My first byline was an obituary. It was 1997 and I was working on the City Desk at the local paper. “We’re short an obit writer today,” the editor said. “Want to fill in?”
I no longer remember the name of the deceased. But I do remember having to write a correction for the following day’s paper, and having to explain to the managing editor why I misidentified a DC3 as a “jet.” Fortunately, my error was forgiven and writing obits became a regular Saturday-afternoon gig.
I got to write about a much-loved professor, a prominent businessman, and about Bill Seaman, a Pulitzer Prize-winning photographer. I was nervous about Bill’s obit because lots of my colleagues still remembered him.
Anyway … I loved writing obits, so I was delighted when my friend Tom (aka, “The Blogfodder”) forwarded an article from the Utne Reader about — wait for it — being an obituary writer. One paragraph jumped out at me, in particular:
We are collecting the best ways to die. That sounds cynical, but it doesn’t feel that way. No one wants to rot away from cancer or keel over from heart failure. Those benign-sounding sisters, brief illness and long illness, are the most perverse because of what they aren’t saying, especially in this conservative corner of the Midwest. Drug addiction, mental illness, AIDS. We respect the death notices that tell the truth, even if we don’t usually publish them.
I didn’t write enough obits to collect any truly outlandish demises. But occasionally I would pause to meditate about how I wouldn’t want to die. “I at least want an interesting obituary,” I remember thinking.
So if you’ll forgive my macabre (dare I say sick?!) sense of humor, here are my top three choices of how I’d like to buy the farm/kick the bucket/join the choir eternal/insert your own euphemism — and my top three thoughts about what might happen after.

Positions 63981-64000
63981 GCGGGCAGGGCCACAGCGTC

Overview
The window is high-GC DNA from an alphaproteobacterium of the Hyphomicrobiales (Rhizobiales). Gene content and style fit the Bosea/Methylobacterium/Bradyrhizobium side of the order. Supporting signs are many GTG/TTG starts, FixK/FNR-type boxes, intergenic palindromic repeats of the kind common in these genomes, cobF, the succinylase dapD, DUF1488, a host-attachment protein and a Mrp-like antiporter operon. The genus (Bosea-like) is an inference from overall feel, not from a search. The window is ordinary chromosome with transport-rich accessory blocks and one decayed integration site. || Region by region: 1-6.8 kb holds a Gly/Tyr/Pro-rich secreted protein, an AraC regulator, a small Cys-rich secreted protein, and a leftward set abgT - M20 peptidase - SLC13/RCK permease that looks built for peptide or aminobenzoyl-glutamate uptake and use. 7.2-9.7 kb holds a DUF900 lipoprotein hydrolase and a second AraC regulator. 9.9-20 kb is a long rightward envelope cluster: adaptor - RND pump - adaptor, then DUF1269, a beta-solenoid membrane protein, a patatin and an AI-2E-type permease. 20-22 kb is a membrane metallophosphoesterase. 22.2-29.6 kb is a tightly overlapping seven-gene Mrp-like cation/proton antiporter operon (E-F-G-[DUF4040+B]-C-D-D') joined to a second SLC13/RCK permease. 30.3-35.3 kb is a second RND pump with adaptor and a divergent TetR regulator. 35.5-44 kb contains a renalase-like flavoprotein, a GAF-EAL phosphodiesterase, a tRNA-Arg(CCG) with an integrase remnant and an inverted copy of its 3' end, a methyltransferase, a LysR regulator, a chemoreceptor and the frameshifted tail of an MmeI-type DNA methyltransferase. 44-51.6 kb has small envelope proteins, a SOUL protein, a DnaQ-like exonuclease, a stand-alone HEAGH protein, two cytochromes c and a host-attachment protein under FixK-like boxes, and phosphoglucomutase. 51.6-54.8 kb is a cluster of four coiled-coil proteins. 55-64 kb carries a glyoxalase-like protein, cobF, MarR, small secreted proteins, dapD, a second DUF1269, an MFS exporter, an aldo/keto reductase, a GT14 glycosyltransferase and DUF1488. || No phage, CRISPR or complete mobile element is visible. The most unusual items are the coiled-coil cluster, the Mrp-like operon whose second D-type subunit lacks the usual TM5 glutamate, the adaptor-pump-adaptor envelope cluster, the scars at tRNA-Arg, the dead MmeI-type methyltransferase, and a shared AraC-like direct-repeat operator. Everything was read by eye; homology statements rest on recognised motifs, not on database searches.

Manner of death, in no particular order:
I love (love, love!) Paris, so I wouldn’t really mind expiring in the City of Light — but I’d want to do with panache. Leaping off the Eiffel Tower in an haute-couture parachute-suit sounds just about right.
I’m also a bit of an Earth mother, so I think I’d enjoy croaking in the great outdoors. But none of this “got lost in the woods and died of exposure” stuff for me, please. Getting crushed to death in a revenge-attack by a cactus sounds more like my speed.
My third choice is being swashbuckled to death by Johnny Depp. I couldn’t find evidence that this has actually happened to anyone—but there’s a first time for everything. (Dear Johnny: Call me!)
Final wishes (again, in no particular order):
I’ve often joked with Esteban that I’d very much like him to build a small trebuchet and fling me over the fence into the neighbor’s yard. Their trash has been blowing into our yard for years, so it only seems polite to return the favor.
As a more socially acceptable (but far less Monty Python-like) alternative, I’d like to have my ashes scattered near Oscar Wilde and Frédéric Chopin in Paris’ Père Lachaise cemetery.
I wouldn’t object to burial, though, if it’s more convenient than the first two options. All I ask is that my tombstone carry this epitaph: “I knew this would happen.” And please set it in Comic Sans.
OK … That’s about enough of my grim humor for one day. I’ll be back tomorrow with a more lively topic. (Pardon the pun.)